The story of the Cleveland Play House's impending move to a cluster of new theaters three miles west on Euclid Avenue involves, as artistic director Michael Bloom points out, "brutal economics, creative synergy, and a whiff of raw sewage."
With phase one of the new Play House complex slated to debut on September 16 (yes, it will open on time, with The Life of Galileo by Bertolt Brecht), a question arises: Why exactly does CPH need three new theaters at Playhouse Square? After all, it seemed as if this esteemed company — America's first professional regional theater — already had plenty of available stage space at its longtime address, 8500 Euclid Avenue.
"For starters, it would have cost $20 million to renovate the existing theaters," says Bloom, CPH's artistic director since 2004. "For $35 million, which is about the going cost of building a single new free-standing theater, we're getting three theater spaces that will be unique in the country."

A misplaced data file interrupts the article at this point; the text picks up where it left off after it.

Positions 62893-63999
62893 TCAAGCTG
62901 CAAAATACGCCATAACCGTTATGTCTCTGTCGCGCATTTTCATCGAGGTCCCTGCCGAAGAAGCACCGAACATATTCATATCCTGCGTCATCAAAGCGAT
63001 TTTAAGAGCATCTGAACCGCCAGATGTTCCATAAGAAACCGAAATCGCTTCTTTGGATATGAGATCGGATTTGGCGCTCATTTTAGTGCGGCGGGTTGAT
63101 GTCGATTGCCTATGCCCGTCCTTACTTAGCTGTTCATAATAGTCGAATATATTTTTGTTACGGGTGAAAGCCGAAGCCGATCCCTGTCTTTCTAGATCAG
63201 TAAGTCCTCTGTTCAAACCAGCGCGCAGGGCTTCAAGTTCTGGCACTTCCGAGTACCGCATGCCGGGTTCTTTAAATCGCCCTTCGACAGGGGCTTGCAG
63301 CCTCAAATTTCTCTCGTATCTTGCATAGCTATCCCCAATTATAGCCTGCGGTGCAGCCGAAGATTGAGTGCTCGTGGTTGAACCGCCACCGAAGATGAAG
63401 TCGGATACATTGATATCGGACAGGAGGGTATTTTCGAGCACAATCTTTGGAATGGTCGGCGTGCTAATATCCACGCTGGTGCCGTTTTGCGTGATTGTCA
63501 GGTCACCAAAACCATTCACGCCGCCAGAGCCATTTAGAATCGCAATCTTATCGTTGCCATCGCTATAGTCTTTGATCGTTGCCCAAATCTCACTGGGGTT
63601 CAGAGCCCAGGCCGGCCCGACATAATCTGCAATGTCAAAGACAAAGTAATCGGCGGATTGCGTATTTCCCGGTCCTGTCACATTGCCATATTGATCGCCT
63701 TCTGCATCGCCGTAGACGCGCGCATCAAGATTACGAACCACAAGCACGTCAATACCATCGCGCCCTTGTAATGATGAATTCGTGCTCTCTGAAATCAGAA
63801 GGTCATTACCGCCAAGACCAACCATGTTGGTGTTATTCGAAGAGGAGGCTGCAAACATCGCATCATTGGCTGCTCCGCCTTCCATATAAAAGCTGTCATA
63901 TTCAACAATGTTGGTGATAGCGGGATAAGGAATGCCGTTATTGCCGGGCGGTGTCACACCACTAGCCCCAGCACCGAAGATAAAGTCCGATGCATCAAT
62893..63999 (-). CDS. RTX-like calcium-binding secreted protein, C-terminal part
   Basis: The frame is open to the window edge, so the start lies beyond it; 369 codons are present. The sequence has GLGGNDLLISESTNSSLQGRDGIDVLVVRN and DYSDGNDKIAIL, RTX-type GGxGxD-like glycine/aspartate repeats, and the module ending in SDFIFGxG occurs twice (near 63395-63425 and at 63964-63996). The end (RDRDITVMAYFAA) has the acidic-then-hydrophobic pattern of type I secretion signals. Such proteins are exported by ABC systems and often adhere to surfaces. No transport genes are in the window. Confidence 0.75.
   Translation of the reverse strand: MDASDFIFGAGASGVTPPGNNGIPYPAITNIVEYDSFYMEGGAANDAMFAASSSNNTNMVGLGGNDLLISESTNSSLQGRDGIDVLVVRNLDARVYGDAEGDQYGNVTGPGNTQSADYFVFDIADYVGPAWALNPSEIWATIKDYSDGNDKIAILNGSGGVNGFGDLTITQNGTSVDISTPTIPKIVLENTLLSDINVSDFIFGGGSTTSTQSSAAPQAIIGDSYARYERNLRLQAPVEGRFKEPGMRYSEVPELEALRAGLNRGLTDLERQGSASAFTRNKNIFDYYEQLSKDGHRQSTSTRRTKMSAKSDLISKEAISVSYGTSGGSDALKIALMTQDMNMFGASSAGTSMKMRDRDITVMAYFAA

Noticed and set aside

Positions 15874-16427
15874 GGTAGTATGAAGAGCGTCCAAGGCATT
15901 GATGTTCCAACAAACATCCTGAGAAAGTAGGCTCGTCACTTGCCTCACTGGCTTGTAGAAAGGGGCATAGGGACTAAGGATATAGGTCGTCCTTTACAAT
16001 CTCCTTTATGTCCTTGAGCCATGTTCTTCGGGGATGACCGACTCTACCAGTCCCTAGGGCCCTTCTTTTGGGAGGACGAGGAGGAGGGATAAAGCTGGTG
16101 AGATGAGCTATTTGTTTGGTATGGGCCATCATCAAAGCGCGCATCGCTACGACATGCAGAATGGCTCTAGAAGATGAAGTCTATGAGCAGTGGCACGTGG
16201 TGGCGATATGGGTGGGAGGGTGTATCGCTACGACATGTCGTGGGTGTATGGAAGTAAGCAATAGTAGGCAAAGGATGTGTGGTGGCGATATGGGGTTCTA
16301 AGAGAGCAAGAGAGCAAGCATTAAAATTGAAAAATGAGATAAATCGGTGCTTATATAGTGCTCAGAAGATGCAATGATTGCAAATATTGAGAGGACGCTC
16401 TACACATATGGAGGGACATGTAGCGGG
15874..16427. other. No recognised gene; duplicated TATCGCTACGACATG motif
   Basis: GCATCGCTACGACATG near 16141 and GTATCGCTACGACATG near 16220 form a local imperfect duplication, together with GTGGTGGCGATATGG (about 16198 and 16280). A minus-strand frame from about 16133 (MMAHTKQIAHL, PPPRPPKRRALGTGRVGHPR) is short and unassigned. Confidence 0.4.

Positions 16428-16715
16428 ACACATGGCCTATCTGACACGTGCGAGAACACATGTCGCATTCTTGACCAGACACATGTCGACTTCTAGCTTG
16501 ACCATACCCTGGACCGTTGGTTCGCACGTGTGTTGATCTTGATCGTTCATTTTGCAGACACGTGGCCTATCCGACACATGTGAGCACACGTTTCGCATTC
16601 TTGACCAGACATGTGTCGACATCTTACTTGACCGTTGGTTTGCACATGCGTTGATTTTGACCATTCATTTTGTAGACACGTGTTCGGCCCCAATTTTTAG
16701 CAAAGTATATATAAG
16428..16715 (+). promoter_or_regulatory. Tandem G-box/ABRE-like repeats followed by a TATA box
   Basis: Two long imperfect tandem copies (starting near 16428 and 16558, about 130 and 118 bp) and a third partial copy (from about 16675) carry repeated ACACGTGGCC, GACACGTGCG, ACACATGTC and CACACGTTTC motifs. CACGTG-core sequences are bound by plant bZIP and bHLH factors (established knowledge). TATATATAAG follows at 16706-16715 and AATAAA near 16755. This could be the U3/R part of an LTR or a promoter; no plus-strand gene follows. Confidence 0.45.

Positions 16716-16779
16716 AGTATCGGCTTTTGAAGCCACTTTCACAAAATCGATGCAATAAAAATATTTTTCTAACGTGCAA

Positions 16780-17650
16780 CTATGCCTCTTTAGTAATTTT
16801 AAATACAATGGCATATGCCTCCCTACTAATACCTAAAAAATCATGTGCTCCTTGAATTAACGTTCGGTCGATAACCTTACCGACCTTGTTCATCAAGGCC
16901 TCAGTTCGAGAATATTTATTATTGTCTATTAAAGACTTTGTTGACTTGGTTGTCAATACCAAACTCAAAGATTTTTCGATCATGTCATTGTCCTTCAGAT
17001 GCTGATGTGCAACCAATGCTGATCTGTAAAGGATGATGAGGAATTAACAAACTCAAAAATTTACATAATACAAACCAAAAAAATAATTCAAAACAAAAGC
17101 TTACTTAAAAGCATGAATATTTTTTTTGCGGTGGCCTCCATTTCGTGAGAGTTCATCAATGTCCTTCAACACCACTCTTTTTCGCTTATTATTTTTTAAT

It's little surprise that Bloom is gung-ho for the move. But before getting acclimated with the new stages, it would be instructive to understand what drove CPH from its longtime home next to Cleveland Clinic's megalopolis.
Wrong, Wrong, Wrong
"The theaters themselves were a problem," Bloom says of the location they are leaving, his eyes involuntarily rolling. "The Bolton Theatre [the former main stage] was virtually non-functional. The sightlines were wrong, and there were no good places to mount lights, so we couldn't do musicals that demand ample illumination.
"The first time I walked in and saw the Bolton, I said, 'I'm not directing a show in here.' And I didn't. Then there's the Drury, which would have cost a fortune to renovate and maintain. Plus, in the winter, when it got cold enough, there was a distinct odor of raw sewage coming from somewhere. We had plumbing experts come in, snaking cameras through pipes, and they couldn't find the problem."